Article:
The flexibly and diversity of the Luxembourg vehicles structures remain an important strength to support that trend. UCI part II funds in Luxemburg were (and still are) historically the main option for the alternative industry targeting (U)HNWI and FOs. The classic use of feeder-master structure through RAIF or SCSPs are also common, but would not always provide the necessary flexibility when targeting individuals.

The European Commission also shares the view that the role of individuals will be crucial in the coming decades to finance the real economy and support the future of our continent. The ELTIF regulation was just revised to facilitate the distribution of private assets to retail investors. “ELTIF 2.0” is a more flexible platform than its predecessor as most restrictions and additional suitability diligences have been removed. The new regulation also allows open-ended structures to provide more flexibility to meet expectations of individual investors.

Given its flexibility, ELTIF 2.0 structure will facilitate widening the access of PE not only to (U)HNWI or FOs, but also to retail and mass affluent investors.

That being said, legal structures will not be sufficient to properly support the growth of the democratization of PE. All asset managers and servicers will have to upgrade their operation systems (IT systems, digitalization, automation…) and strengthen their teams to be properly handle this higher level of complexity.

The democratization of PE might result in a kind of hybrid industry positioned between the worlds of UCITs and AIFMD. The expertise of the Luxembourg fund microcosm in both areas will be critical to properly support Luxembourg as main financial center for the development of the democratization of PE.

Wider perspectives on the democratization of alternative assets

There are other players within the fund ecosystem that are used to the challenges associated with the democratization of alternative assets.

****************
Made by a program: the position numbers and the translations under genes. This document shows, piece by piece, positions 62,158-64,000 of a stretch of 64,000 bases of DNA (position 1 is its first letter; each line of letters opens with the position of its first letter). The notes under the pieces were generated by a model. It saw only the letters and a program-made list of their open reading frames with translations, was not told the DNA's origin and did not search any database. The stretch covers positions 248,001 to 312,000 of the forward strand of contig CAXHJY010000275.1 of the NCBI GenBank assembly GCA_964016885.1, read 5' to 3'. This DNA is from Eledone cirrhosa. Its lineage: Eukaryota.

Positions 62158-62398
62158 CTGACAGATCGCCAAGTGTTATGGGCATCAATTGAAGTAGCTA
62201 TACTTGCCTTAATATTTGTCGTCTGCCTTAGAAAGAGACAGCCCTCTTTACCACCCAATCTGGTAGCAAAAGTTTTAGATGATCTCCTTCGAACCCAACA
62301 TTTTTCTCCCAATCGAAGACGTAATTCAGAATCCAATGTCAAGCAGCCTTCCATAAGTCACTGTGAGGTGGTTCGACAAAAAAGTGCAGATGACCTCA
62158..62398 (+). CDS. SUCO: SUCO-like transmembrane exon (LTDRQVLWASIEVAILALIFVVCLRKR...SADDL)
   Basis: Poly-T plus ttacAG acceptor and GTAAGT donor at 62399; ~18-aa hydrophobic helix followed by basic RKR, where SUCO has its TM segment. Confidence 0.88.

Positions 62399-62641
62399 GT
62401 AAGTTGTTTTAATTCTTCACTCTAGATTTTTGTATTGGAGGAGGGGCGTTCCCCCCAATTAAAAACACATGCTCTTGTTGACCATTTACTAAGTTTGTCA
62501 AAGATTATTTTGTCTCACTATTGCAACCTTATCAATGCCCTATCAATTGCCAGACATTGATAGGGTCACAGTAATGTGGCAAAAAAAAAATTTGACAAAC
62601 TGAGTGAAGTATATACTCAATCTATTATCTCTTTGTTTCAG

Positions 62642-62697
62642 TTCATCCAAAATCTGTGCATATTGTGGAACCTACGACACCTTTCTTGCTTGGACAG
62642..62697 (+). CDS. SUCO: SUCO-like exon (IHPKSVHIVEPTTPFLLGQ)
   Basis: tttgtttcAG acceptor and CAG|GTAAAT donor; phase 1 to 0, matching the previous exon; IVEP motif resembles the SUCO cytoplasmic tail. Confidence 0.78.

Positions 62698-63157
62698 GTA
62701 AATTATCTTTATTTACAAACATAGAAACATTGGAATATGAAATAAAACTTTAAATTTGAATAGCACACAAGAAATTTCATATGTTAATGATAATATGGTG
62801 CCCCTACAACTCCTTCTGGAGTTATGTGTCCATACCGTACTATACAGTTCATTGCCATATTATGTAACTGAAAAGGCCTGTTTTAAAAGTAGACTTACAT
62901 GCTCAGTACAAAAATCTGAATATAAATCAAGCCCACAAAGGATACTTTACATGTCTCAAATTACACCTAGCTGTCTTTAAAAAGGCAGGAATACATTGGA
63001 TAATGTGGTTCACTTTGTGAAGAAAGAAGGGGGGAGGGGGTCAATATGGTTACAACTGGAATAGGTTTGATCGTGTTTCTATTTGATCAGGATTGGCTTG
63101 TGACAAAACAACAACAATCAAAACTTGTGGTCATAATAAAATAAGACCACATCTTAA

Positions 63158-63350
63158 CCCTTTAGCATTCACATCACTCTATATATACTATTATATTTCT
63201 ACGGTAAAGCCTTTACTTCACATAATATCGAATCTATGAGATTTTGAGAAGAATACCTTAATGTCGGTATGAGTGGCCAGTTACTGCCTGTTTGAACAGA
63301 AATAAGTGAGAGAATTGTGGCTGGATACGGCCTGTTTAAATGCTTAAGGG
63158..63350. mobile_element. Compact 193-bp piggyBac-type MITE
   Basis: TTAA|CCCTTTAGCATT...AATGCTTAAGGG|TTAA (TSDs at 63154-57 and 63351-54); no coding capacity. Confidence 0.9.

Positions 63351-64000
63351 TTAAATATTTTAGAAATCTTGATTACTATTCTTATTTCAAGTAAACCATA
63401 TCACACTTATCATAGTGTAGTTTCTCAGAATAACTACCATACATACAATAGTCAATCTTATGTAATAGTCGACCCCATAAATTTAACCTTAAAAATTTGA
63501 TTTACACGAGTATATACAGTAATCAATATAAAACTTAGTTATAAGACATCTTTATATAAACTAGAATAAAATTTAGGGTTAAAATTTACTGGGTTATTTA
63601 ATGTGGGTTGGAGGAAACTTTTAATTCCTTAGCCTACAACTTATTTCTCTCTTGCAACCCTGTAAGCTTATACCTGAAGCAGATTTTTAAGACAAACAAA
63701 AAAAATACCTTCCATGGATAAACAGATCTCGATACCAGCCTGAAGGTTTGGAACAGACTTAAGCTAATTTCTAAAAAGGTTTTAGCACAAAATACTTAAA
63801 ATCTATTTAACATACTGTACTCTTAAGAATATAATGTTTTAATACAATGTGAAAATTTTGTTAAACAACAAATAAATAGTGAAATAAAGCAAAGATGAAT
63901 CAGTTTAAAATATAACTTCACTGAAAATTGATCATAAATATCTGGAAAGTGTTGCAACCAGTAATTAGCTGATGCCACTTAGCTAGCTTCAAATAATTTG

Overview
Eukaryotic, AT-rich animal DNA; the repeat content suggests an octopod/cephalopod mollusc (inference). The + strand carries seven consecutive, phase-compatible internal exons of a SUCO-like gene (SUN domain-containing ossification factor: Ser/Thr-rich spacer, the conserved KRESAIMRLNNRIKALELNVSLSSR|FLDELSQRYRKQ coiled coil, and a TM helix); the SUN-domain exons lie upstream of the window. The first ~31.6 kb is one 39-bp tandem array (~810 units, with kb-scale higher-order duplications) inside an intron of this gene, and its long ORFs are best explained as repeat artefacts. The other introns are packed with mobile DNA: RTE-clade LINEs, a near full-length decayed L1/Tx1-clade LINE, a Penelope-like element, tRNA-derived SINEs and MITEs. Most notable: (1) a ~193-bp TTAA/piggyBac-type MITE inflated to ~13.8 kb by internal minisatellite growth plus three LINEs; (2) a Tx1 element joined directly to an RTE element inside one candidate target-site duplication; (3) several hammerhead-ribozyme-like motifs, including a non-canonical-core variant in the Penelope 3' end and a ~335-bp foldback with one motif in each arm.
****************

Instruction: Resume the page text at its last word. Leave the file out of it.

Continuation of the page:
Private banks were the first within the wider financial industry to interact with individual investors. They have already been exposed to the inherent challenges of the distribution of investments solutions to individual investors: MIFID, AML, digitalization, resources available to exchange with clients and handle complex discussions when necessary. They have also been known to deal with high volumes of transactions with lower values and involving multiple clients, which is generally not as common in the PE industry as raised before.  Their role as first point of contact and interaction with individual investors will be critical as well.

Although private and retail banks will be playing a key role, we see more and more disruptive players also trying to directly connect PE investments (funds or direct investments) with retail individuals without using banks as intermediaries. The volume exchanged via these platforms remain modest at this stage and this is certainly due to the complexity of distribution and marketing of these alternative investments solutions to individuals without a banking front office expertise and resources.

Tokenization of the fund’s registers of PE vehicles might also bring interesting solutions in the future to bring more simplicity for purchasing and transferring assets, even though it is still a long-term perspective at that stage. Among other things, it could facilitate the creation of a secondary market for alternative investments investors providing more liquidity flexibility.

All those current concrete initiatives or projects to “democratise” private equity are step by step building a bridge between alternative assets and UCITS worlds, providing always more flexibility and liquidity to traditional private assets vehicles.

How to the follow the trend:

On June 14, 2022, the LPEA and KPMG will organize a conference that sheds light on how to “Widen the access of HNWI and FO to Private Equity”. Another conference will be organized in June 2023 to follow up how this trend is progressing and impacting Luxembourg. Date of this coming conference and panels composition should be communicated soon.